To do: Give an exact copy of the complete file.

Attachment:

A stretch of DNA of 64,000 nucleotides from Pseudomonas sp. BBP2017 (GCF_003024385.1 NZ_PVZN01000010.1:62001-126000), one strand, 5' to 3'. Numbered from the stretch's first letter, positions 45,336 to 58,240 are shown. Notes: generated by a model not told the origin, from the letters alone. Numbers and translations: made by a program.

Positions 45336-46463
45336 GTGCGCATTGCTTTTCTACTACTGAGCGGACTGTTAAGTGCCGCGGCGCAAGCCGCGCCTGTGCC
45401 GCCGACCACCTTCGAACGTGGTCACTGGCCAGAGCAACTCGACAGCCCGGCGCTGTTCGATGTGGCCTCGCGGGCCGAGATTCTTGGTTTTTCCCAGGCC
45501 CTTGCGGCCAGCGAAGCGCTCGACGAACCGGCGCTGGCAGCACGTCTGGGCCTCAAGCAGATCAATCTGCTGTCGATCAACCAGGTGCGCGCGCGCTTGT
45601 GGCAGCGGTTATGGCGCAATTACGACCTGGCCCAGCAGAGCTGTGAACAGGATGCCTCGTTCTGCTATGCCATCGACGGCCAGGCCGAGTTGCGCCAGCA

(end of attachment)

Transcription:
A stretch of DNA of 64,000 nucleotides from Pseudomonas sp. BBP2017 (GCF_003024385.1 NZ_PVZN01000010.1:62001-126000), one strand, 5' to 3'. Numbered from the stretch's first letter, positions 45,336 to 58,240 are shown. Notes: generated by a model not told the origin, from the letters alone. Numbers and translations: made by a program.

Positions 45336-46463
45336 GTGCGCATTGCTTTTCTACTACTGAGCGGACTGTTAAGTGCCGCGGCGCAAGCCGCGCCTGTGCC
45401 GCCGACCACCTTCGAACGTGGTCACTGGCCAGAGCAACTCGACAGCCCGGCGCTGTTCGATGTGGCCTCGCGGGCCGAGATTCTTGGTTTTTCCCAGGCC
45501 CTTGCGGCCAGCGAAGCGCTCGACGAACCGGCGCTGGCAGCACGTCTGGGCCTCAAGCAGATCAATCTGCTGTCGATCAACCAGGTGCGCGCGCGCTTGT
45601 GGCAGCGGTTATGGCGCAATTACGACCTGGCCCAGCAGAGCTGTGAACAGGATGCCTCGTTCTGCTATGCCATCGACGGCCAGGCCGAGTTGCGCCAGCA